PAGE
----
It boils down to one simple fact. No army will ever invade the US because the citizenry would be impossible to control. The odd tragedy is the price you have to pay for national identity.
Posted by: dp | 2011-01-20 3:22:13 PM
Yes, it was a tragedy which could have been an even greater one had not a bystander wrestled him to the ground. It would have been far less of one had an armed bystander taken him out after the first shot. Our MSM are pathetic. Why did they not question why none of the other bus passengers came to the defence of the murdered victim and why the cops sat on their thumbs for the longest time before intervening? It seems that in Canada bystanders for the most part prefer to turn a blind eye, and we are all aware of the folly of depending on the cops to protect us. As Canadians we have absolutely nothing about which to feel smug and to point fingers.
Concerning the statement that no law and no regulation can prevent a person from making a deadly weapon, I can attest to how true it is. Having worked in a maximum federal prison it was amazing to see how creative the inmates could be in making weapons, even a simple working gun, out of just about anything. If I did not know before this experience, I certainly had confirmation that the problem is always the person and not the object or weapon used.
Posted by: Alain | 2011-01-20 3:37:48 PM
If America ended the drug war the murder rate would be less than Canada. Id love to hear Kinsellas reply to this.
Posted by: don b | 2011-01-20 4:32:51 PM
The Left blames the Right for violence. What about when the Left says the following?
Left-wing Hardball’s Chris Matthews fantasized about the death of Rush Limbaugh: “Somebody’s going to jam a CO2 pellet into his head and he’s going to explode like a giant blimp.”
Radio host Mike Malloy (a onetime news writer for CNN) wished for Rush Limbaugh’s demise on January 4, 2010, a few days after the conservative host was hospitalized for chest pains: “I’m waiting for the day when I pick it up, pick up a newspaper or click on the Internet and find out he’s choked to death on his own throat fat or a great big wad of saliva or something, you know, whatever. Go away, Rush, you make me sick!”
In 2009, then-Air America radio host Montel Williams urged the wonderful Right-wing conservative Congresswoman Michele Bachmann to kill herself: “Slit your wrist! Go ahead! I mean, you know, why not? I mean, if you want to — or, you know, do us all a better thing. Move that knife up about two feet. I mean, start right at the collarbone.”
On national radio show in 2009, Ed Schultz wished for Dick Cheney’s death: “He is an enemy of the country, in my opinion, Dick Cheney is, he is an enemy of the country....Lord, take him to the Promised Land, will you?”
“I hope his wife feeds him lots of eggs and butter and he dies early like many black men do, of heart disease….He is an absolutely reprehensible person.” — USA Today columnist and Pacifica Radio talk show host Julianne Malveaux on Justice Clarence Thomas, November 4, 1994 PBS To the Contrary.
Posted by: StanleyR | 2011-01-20 6:30:55 PM
It is estimated that 3% of the population (USA) is mentally unstable. That means approx. 10 million nuts are running around loose since it costs money to lock them up and that is also no longer politically correct. There is simply no way to avoid this kind of tragedy. The only reason this is newsworthy is that she was a prominent woman and not a gang banger. Also, the headlines and blame would have been the same if a knife was used instead of a pistol. There will always be nuts out there and we have more than a million running around Canada too.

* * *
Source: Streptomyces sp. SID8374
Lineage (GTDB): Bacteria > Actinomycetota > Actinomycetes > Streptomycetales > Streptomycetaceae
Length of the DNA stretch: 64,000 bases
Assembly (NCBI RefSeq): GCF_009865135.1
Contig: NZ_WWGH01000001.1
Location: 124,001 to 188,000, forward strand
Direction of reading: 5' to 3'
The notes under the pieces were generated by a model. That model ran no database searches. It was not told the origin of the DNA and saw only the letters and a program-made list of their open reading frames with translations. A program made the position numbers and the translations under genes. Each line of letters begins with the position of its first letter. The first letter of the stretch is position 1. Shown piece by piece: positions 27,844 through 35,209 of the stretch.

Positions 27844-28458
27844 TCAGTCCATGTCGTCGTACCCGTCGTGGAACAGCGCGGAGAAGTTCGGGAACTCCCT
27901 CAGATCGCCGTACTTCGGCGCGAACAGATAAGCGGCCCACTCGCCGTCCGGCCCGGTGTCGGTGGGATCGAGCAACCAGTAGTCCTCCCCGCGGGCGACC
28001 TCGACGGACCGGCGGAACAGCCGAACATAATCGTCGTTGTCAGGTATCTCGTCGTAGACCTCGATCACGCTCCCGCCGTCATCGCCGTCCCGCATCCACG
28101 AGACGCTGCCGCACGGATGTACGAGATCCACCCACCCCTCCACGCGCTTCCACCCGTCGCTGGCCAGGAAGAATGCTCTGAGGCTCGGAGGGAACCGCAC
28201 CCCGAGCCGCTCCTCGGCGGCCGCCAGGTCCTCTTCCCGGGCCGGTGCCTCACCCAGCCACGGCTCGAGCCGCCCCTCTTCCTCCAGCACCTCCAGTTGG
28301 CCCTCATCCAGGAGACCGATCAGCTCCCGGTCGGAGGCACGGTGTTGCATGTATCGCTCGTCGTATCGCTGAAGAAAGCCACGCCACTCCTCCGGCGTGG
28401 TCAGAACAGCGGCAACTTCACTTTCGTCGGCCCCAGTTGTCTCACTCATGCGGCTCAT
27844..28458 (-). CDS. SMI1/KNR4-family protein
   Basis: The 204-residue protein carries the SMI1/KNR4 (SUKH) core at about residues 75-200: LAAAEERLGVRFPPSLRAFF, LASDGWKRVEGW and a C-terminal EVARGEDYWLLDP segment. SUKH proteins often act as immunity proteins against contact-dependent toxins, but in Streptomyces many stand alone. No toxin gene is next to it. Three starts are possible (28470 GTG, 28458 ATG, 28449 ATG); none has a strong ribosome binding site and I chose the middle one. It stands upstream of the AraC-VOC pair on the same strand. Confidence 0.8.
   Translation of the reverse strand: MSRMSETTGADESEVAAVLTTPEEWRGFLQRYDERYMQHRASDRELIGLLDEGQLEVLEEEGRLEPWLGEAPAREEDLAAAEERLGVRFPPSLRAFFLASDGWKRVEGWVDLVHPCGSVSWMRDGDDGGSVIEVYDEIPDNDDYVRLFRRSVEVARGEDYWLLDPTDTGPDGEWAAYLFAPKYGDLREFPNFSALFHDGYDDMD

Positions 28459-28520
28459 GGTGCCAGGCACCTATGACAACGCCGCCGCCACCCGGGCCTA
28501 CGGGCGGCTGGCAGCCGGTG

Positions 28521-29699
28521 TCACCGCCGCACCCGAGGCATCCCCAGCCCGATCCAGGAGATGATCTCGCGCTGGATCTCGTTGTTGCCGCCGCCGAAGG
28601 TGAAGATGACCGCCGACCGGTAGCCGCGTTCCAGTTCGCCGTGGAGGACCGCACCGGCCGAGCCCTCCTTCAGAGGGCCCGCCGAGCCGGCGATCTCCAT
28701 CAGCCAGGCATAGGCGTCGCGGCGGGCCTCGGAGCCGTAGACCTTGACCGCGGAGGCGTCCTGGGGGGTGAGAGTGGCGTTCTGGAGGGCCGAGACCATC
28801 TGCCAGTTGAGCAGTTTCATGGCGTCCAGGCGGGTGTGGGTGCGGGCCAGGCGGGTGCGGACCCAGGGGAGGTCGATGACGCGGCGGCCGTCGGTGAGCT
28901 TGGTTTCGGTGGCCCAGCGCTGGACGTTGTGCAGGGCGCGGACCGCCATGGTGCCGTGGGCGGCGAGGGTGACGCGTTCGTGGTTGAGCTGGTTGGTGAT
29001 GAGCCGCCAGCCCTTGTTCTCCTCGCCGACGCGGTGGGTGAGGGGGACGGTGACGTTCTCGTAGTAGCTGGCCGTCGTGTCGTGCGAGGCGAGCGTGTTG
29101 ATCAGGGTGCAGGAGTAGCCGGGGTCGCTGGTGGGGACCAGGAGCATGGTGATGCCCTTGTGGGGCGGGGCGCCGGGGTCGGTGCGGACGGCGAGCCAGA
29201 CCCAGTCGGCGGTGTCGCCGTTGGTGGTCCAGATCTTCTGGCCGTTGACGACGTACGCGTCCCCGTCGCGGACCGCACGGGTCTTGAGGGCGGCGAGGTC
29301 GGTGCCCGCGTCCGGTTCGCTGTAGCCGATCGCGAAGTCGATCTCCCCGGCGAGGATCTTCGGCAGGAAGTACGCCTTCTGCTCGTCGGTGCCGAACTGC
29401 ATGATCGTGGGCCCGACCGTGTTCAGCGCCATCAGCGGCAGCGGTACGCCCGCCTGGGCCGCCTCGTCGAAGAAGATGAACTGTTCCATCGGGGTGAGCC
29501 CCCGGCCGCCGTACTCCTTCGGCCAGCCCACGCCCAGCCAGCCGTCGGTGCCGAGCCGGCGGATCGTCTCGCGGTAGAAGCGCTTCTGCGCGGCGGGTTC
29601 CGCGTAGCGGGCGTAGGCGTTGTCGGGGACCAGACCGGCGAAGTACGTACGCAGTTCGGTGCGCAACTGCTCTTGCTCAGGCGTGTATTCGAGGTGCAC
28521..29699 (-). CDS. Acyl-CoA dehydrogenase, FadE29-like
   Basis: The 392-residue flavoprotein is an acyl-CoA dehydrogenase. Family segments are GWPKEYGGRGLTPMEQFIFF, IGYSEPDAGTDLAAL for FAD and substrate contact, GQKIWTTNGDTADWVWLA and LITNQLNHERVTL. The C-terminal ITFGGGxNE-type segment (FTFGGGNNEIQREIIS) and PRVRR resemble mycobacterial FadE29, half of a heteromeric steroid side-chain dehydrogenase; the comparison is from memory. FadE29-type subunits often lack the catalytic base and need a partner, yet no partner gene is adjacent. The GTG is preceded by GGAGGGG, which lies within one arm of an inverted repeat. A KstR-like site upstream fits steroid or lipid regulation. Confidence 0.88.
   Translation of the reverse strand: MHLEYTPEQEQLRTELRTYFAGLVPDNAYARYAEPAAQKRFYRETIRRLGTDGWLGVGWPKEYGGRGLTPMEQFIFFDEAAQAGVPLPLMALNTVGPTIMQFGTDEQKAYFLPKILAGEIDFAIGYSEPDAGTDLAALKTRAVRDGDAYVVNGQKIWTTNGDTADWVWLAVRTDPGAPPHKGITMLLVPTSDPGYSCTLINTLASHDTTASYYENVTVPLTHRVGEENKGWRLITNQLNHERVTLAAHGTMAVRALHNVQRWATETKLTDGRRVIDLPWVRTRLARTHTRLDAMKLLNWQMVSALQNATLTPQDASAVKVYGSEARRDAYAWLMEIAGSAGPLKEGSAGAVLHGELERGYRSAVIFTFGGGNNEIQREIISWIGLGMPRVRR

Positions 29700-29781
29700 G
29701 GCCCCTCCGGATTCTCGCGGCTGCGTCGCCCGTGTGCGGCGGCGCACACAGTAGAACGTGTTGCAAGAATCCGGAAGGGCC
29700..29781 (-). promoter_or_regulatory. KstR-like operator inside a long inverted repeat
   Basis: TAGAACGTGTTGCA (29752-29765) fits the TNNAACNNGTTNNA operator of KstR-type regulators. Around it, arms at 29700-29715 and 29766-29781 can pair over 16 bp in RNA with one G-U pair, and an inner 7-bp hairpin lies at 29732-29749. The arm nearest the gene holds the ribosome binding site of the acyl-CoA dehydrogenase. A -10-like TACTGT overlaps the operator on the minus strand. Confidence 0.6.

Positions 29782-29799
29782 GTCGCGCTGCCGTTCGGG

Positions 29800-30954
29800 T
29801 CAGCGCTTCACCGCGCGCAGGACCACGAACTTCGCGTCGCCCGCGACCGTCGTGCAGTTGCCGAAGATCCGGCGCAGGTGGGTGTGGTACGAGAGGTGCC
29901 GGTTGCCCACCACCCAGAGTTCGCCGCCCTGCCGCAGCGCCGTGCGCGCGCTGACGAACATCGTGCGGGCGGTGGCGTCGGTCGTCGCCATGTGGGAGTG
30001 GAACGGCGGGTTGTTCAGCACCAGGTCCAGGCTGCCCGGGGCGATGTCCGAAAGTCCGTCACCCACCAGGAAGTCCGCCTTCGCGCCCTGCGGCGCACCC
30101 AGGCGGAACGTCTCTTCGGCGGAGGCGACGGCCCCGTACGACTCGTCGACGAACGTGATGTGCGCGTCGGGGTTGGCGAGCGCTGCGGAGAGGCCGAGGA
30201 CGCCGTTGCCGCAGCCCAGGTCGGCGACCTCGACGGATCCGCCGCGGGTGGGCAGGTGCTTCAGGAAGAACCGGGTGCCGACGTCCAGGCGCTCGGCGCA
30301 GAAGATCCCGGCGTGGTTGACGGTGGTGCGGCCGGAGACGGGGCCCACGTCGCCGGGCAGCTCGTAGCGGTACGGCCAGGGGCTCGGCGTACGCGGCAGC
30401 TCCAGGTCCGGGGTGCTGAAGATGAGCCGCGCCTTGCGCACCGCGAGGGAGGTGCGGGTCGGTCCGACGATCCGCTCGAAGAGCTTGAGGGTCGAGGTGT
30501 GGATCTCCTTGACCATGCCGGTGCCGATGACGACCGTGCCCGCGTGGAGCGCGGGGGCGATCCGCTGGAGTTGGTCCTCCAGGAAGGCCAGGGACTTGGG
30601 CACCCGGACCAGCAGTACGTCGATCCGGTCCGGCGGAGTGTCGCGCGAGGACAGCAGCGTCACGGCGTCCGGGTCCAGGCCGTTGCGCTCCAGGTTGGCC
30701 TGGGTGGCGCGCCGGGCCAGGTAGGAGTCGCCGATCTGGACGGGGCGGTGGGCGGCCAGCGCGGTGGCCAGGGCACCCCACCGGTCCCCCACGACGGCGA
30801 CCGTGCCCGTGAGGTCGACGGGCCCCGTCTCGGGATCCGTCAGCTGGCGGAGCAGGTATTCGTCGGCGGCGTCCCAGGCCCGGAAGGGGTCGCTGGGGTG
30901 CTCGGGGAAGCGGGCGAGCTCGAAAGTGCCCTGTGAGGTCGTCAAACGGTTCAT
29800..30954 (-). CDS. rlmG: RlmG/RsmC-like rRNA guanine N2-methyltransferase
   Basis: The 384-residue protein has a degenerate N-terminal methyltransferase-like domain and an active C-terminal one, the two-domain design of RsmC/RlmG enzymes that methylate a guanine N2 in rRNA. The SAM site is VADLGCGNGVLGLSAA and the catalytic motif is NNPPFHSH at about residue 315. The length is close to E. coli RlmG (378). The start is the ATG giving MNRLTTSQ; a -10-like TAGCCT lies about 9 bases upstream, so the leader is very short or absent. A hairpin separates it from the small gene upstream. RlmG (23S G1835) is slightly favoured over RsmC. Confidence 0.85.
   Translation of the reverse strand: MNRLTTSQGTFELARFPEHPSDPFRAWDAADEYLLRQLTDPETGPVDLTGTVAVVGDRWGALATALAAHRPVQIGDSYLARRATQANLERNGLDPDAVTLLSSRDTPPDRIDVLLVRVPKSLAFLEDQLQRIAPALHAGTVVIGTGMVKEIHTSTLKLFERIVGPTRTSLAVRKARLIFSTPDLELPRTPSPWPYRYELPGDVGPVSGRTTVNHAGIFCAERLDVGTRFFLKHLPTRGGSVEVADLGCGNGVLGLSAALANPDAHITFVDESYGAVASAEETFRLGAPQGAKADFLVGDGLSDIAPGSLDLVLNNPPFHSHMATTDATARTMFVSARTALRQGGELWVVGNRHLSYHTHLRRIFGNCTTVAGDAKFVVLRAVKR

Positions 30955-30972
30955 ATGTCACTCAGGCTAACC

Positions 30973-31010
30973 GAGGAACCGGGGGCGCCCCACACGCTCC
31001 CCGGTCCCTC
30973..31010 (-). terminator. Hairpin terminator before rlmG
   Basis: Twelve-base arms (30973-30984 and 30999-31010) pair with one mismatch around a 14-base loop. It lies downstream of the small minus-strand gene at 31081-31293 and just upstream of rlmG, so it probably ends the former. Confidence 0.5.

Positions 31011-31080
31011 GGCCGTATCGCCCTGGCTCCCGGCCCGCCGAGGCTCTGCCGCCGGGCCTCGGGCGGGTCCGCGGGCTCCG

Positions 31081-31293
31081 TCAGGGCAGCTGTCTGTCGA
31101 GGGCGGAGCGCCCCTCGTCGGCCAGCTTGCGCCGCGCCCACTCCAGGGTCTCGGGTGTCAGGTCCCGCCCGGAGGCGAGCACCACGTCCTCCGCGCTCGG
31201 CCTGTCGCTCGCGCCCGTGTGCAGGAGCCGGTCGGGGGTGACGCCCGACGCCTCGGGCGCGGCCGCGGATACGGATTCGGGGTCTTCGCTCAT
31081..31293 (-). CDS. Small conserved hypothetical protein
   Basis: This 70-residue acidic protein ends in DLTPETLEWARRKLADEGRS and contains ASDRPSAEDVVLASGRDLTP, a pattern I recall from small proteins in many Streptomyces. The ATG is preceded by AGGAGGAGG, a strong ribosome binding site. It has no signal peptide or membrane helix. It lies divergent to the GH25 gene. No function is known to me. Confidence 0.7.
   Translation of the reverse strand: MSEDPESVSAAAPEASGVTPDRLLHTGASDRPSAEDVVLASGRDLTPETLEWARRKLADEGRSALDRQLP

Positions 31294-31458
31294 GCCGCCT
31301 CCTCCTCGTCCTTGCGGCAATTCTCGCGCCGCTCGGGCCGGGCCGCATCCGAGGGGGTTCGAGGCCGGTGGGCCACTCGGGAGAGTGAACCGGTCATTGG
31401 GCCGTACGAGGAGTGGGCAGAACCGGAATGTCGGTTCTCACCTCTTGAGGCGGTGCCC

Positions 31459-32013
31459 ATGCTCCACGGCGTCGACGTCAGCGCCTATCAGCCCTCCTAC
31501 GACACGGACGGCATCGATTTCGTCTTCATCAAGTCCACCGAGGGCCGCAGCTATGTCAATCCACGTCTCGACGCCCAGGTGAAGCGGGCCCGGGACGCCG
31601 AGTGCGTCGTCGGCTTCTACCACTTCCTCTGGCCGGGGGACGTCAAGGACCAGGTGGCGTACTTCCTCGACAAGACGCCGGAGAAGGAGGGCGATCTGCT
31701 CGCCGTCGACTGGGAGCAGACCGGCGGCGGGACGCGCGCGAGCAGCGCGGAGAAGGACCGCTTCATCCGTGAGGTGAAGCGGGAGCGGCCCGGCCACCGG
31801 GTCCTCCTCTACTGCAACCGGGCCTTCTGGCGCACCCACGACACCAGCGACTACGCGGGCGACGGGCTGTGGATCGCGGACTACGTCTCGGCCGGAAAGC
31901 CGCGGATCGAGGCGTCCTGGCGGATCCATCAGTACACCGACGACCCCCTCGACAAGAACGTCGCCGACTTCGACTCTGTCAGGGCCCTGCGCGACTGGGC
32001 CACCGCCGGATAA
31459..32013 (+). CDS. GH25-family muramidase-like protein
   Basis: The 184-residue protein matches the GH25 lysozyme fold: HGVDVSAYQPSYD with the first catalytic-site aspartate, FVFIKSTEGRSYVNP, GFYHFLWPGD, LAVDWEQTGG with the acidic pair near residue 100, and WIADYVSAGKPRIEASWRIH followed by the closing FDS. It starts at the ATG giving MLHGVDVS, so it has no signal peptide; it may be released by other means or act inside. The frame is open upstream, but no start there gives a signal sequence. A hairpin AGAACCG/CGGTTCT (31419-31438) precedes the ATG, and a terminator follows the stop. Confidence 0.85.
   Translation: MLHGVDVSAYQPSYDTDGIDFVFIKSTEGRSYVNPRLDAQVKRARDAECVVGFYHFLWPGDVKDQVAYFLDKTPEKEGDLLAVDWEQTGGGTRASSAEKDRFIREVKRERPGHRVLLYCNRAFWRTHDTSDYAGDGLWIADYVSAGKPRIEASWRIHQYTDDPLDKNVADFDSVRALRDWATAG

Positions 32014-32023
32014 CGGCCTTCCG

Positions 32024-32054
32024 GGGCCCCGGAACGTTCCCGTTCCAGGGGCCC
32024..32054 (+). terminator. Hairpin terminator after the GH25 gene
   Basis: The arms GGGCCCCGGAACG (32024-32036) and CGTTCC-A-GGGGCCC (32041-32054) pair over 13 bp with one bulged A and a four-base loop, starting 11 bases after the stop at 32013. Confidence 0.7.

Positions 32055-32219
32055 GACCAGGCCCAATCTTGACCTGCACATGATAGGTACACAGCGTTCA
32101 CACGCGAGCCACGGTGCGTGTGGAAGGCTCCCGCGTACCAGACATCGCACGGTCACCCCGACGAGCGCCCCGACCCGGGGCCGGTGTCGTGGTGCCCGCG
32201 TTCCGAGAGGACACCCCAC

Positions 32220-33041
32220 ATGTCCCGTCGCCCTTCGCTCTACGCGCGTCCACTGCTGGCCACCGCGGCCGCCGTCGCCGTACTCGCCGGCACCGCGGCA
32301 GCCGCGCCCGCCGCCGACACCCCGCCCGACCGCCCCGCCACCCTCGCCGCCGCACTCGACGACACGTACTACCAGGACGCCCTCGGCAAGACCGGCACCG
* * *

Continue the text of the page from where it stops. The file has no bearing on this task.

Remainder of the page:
Posted by: peterj | 2011-01-20 8:47:31 PM
The sickest part of the whole affair - Obama`s approval rating is up %15.
Posted by: daveh | 2011-01-21 6:32:13 AM
The Declaration of Independence (DOI) says that citizens may use the force of arms to remove a tyrannical government. When Gifford voted to force people to pay gov't health care, she became the above and could pay the penalty mentioned in the DOI. The guy who shot her was just a nut, though.
Posted by: DTOM | 2011-01-21 4:34:13 PM
"The Declaration of Independence (DOI) says that citizens may use the force of arms to remove a tyrannical government"
Posted by: DTOM | 2011-01-21 4:34:13 PM
I do not think the DOI was meant to replace a democratic election if you disagree with a policy. She would probably have been voted out in the next election anyway. If she refused to leave , then your interpretation would apply.
Posted by: peterj | 2011-01-21 8:04:58 PM
The government says with gun licensing and registration it will keep guns out of the hands of mentally ill , how do they tell if some one is mentally ill?
One of the highest ranking military officers in Canada is a serial killer, Leviathan didnt know he
was mentally ill .
Posted by: don b | 2011-01-21 8:18:18 PM
The government says .......
Posted by: don b | 2011-01-21 8:18:18 PM
Government is never wrong. Unlimited funding for propoganda assures that.
Posted by: peterj | 2011-01-21 10:43:35 PM
peterj: Where in the DOI does it mention that the citizens should wait for an election to remove a tyrant? It says "Force of arms." The only question is: Does massive taxation and forcing people to buy gov"t services amount to tyranny?
Posted by: DTOM | 2011-01-22 4:18:49 PM
The essential difference between the America of 1776 and 2011 is that the former was not yet independent. Americans could not assert their natural rights effectively because they were still a colony.